Google: Most people still have terrible password habits

Celebrate Cybersecurity Awareness Month by turning on two-factor authentication and replacing your "fido123" password.

5 reasons you should be using a Password Manager Need a reason to use a password manager? How about five?

It feels like a personality test that will reveal your deepest traits. There are two questions to this quiz:

  1. Do you share your Facebook/Netflix/Amazon passwords with a significant other?

  2. Do you change your password if you break up with that significant other?

According to a new survey by Google and Harris Poll, among people who share their passwords, only 11% report changing their password after a breakup. 

SEE: <strong>Two-factor authentication: A cheat sheet (free PDF)</strong>  (TechRepublic)

Even among people who don't share their passwords with other people, Americans are pretty lax about security. Only 37% use two-factor authentication and only 34% change their passwords regularly. People who use password managers are the minority at 15%. The "United States of Passwords" poll of 3,419 US adults asked about password habits and online security.

Fifty-five percent of people surveyed said wouldn't even bother to change their passwords following a data breach. Given these dismal stats, Google is trying a new approach to encourage better password habits.

The Password Checkup tool, released in February warns a user if the username and password that they're using was stolen in a data breach. The extension then prompts the user to change their password if needed.

Google is building on this technology to make it more accessible for all users.

Beginning today, Google is integrating the Password Checkup into the Google Account's password manager. It automatically checks all saved passwords for security issues and displays them in 3 categories:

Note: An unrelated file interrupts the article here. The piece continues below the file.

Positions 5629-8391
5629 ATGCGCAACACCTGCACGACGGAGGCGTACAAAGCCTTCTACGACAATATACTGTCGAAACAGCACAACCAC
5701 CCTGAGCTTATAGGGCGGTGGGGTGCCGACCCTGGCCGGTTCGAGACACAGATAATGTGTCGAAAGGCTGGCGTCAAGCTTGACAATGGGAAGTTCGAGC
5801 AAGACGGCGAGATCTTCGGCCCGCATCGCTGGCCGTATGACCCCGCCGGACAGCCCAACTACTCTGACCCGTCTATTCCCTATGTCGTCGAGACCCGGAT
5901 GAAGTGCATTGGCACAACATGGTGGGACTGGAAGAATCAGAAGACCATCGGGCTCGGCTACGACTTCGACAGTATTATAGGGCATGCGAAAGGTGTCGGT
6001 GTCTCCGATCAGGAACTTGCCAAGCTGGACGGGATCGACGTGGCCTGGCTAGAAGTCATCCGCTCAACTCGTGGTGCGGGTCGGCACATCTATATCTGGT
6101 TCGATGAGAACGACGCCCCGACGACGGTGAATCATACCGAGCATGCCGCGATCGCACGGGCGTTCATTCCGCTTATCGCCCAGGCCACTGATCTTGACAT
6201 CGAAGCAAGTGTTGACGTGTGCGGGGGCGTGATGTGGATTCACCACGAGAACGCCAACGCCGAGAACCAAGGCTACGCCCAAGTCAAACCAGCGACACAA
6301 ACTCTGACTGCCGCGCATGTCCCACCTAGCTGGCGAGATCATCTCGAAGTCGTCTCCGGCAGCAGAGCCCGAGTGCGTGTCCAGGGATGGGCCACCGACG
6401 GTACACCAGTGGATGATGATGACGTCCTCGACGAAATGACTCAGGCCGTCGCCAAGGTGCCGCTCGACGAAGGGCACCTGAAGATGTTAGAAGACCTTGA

• Passwords that have been compromised in a known third-party data breach. Somebody else has the username and password and can log into your account.
  • Passwords that are being reused across different sites. If someone gets your reused password, they can use it to sign into your other accounts as well.
  • Passwords that are considered weak and should be changed. Weak passwords can be easily guessed by attackers.  

Then the user can update or change any at-risk passwords.

Later this year, Google will integrate this same technology into Chrome. If a username and password has been compromised in a known data breach, Google will show an automatic warning and suggest that the user change his or her password.

It's National Cybersecurity Awareness Month - what better time to update your own passwords and your security habits. The U.S. Department of Homeland Security and the National Cyber Security Alliance launched the first awareness month back in 2004. This year's theme is "Own IT. Secure IT. Protect IT."  

If you don't have any festivities on your calendar to mark this awareness month, you can watch the Data Privacy Day conversations that covered new laws, the cloud, and developing technologies or sign up to become a NCSAM champion to encourage personal responsibility and proactive behavior to protect digital privacy.

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Image: Google/Harris Poll, "United States of Passwords" survey, October 2019